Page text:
Success breeds either success or ill will

“How’s Business?”

That’s the first question that I’m asked by other business owners. As business owners, we’re curious about how other companies are doing in our town, especially those businesses that are in our own industry. We all want to stay on top of our A-game, and knowing what our competition is doing helps with motivation in building our own business.

But to wish failure upon another business? That’s just stupid.

I can see wishing failure upon a business that’s owned by someone who had an affair with your spouse. Or maybe who had once punched you in the face…

…but to want another business in your town to fail? That’s flat out wrong.

The more successful businesses we have, the more the town succeeds. Viable businesses that offer a great product or service are instrumental in keeping local dollars LOCAL. Successful businesses entice newcomers to visit more often, or to move to a community and start their own local business.

Let’s say that every plumber in Baker City was out of work. Eventually, all of the plumbers would have to move to an area that had more service calls. Our town would be without a plumber, and so we’d have to either pay top-dollar for a contractor to drive from an outlying area, or do shoddy work ourselves.

What if there were only three restaurants in town? If you liked to go out to eat, you’d have very few options and a long wait for a table. Eventually, you’d get bored and drive out of town more often for entertainment and good food.

Someone recently told me that an associate of theirs who owns a local business here in Baker mentioned that they hoped that one of their competitors would go out of business soon. It irked me to no end, and we talked about just what I’ve written here.

For example: The dollar that I spend at Davis Computers here in Baker City eventually finds its way back into my pocket when one of their employees buys lunch at our restaurant. The dollar that they spend at our restaurant eventually finds its way back into that same employee’s pocket when I need their services again. If Davis Computers were to fail, I’d end up spending that dollar in La Grande or Boise, where it would end up never seeing my till again.

Local, small businesses are the heart and soul of a small town. Locally-owned businesses are what drives the local economy.

If they fail, the town fails.

This entry was posted in All About Us, baker city, Our Pizzeria, politics, Restaurants, Teamwork. Bookmark the permalink.

6 Responses to Success breeds either success or ill will

  1. Yes yes yes!!! You are so right about this… I have run into the exact same attitude with vendors at several local Farmers Markets who bad mouth their competition.. mainly because they want to be the ONLY big dog and it makes them mad when people shop with someone else..and their sales go down. It drives me crazy! For one, in Agriculture, there aren’t that many of us.. and we need to help each other out and be a united force. By bad mouthing the competition it makes the ‘bad mouther’ look bad… 2nd: If the customer goes to the competition because now there are more than 1 of you, that means the customer is not 100% satisfied and there is a learning experience to be had! Either price, product, salesmanship or attitude needs some work! Oh, I could go on and on about this one!!! Some of my favorite fellow friends at Farmers Markets are in the exact same business as me. When we run out of a certain item we send our shoppers to each other… Sometimes it amazes our customers…who say, ‘aren’t they your competition?’ and I say, ‘yes, but they are also my friends and we are in the same industry’. (This just happened in Pendleton a week ago!)…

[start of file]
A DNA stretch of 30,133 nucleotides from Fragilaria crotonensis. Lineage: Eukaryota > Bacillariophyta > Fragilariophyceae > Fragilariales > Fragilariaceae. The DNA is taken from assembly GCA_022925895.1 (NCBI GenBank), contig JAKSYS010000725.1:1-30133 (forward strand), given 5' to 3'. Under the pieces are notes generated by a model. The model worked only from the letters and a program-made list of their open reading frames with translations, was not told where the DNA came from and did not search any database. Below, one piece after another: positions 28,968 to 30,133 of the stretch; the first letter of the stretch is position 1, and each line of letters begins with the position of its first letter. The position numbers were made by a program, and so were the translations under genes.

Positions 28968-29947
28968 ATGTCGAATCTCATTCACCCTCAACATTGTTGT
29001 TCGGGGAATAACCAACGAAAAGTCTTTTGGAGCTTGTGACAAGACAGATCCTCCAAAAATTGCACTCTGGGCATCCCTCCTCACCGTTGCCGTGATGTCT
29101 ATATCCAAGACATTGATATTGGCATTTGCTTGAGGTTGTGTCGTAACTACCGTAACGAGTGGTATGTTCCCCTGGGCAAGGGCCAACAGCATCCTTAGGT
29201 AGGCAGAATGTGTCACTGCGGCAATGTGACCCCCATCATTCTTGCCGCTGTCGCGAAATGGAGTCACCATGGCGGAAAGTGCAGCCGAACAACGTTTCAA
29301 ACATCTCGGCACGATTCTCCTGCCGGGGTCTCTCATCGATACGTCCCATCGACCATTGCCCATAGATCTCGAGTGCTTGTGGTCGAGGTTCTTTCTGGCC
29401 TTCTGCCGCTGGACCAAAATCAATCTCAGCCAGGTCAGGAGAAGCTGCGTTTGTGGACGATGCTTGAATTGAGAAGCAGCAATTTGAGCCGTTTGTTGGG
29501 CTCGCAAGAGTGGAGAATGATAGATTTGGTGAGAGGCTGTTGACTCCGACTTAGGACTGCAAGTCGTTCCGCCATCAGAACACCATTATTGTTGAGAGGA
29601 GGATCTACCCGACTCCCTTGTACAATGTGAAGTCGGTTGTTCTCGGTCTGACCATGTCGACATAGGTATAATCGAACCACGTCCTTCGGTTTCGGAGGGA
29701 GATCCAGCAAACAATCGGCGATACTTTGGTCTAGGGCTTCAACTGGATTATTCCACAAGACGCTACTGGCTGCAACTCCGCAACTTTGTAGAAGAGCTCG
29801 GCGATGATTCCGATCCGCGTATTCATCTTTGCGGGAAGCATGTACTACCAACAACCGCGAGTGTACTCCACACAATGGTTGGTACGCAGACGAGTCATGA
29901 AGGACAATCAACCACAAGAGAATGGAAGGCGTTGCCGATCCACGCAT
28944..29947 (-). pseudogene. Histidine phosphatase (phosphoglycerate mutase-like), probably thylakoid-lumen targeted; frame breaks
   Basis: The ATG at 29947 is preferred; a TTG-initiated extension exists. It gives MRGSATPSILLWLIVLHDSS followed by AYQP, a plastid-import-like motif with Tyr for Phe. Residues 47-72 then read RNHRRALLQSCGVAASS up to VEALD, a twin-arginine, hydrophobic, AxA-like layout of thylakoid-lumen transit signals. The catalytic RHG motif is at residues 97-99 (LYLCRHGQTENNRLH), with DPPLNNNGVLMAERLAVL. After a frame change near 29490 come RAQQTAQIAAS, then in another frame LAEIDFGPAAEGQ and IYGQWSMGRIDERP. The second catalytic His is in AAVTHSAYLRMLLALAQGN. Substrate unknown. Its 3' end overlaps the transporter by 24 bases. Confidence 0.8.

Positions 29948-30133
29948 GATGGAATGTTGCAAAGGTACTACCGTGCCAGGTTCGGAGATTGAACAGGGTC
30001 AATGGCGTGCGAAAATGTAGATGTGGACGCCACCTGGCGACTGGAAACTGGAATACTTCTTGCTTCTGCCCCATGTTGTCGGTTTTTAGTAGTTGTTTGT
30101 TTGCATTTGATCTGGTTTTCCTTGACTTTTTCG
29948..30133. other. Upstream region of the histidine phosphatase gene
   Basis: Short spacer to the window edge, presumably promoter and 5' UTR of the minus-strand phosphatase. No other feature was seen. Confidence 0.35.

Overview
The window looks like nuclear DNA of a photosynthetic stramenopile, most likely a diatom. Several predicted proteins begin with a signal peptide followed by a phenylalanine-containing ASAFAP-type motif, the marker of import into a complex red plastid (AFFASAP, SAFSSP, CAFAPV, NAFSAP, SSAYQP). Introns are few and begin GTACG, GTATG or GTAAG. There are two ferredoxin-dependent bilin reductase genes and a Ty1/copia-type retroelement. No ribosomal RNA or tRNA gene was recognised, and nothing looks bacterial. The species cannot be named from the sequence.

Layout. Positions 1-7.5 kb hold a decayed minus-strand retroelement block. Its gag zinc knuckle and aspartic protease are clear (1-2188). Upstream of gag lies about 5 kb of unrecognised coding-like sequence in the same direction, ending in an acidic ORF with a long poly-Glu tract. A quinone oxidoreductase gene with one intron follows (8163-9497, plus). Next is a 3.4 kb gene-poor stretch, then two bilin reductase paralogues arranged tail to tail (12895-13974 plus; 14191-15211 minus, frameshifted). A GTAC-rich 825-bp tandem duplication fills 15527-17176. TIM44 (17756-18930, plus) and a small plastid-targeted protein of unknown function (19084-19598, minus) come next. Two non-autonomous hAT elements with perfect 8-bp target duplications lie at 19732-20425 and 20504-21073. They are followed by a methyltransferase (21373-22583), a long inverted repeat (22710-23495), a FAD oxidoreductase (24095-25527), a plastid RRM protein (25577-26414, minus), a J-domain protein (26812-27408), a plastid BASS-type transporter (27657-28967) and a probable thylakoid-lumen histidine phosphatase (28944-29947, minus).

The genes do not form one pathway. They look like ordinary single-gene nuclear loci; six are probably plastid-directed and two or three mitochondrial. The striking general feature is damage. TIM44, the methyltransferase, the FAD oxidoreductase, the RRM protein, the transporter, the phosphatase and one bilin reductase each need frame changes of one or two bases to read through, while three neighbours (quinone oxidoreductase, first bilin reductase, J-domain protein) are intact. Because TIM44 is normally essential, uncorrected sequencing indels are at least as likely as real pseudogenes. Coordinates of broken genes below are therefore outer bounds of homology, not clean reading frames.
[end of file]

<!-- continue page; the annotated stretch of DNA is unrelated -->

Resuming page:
Life is too short…
    But because of the negative bad mouths other vendors get pushed out, and thus, the market stands are fewer and fewer in numbers… A sad thing for our communities…who benefit from variety and lots of vendors and a vibrant shopping experience!!!!

  2. Dave Goodman says:

    Bravo! I love when people see the big picture, understand the whole system, instead of having primitive kneejerk reactions. No wonder you’re doing so well.

  3. Jen says:

    Ohhhh so juicy. You have to fill me in! I think this town needs a bakery. Not the Safeway/Albertson’s/Sysco crap but a real baked bread and pastry bakery. Yum.

  4. Tom says:

    When the market grows and with that competition ensues, then EVERYONE benefits. Its NOT a “zero sum game”. The more vendors at a farmer’s market, the more synergy will result with more customers coming. It seems so obvious to me.

    Yes, Jen we need a real “artisan” bakery downtown. If only I had the time and money.

  5. Paul Gross says:

    With small towns come small minds…I once looked down upon-to put it nicely-for riding a stick of wood with four wheels on it.

  6. Lyle Hicks says:

    I was asked shortly after the demise of Dennys here in bend if I was happy to see them go. I quickly said no. They returned with why as I should recieve even more customers now.

    It is not just the business aspect of competition breeding better business but we as restauranteurs know just how hard the work is. And to see anyone fail after all of that and to be happy about their demise is just wrong.

    The man who revels in other persons pain will feel that pain some time or another.

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